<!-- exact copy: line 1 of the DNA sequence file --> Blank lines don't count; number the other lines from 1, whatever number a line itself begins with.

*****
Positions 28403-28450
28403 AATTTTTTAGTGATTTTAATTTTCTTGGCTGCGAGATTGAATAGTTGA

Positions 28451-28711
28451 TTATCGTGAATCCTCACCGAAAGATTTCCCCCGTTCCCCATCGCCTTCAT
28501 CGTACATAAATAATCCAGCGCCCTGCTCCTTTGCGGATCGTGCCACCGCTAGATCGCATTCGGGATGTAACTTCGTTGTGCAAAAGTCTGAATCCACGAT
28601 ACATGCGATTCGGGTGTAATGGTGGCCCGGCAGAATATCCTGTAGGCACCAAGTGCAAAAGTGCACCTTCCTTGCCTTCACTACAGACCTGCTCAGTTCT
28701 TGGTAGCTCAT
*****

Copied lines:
Positions 28403-28450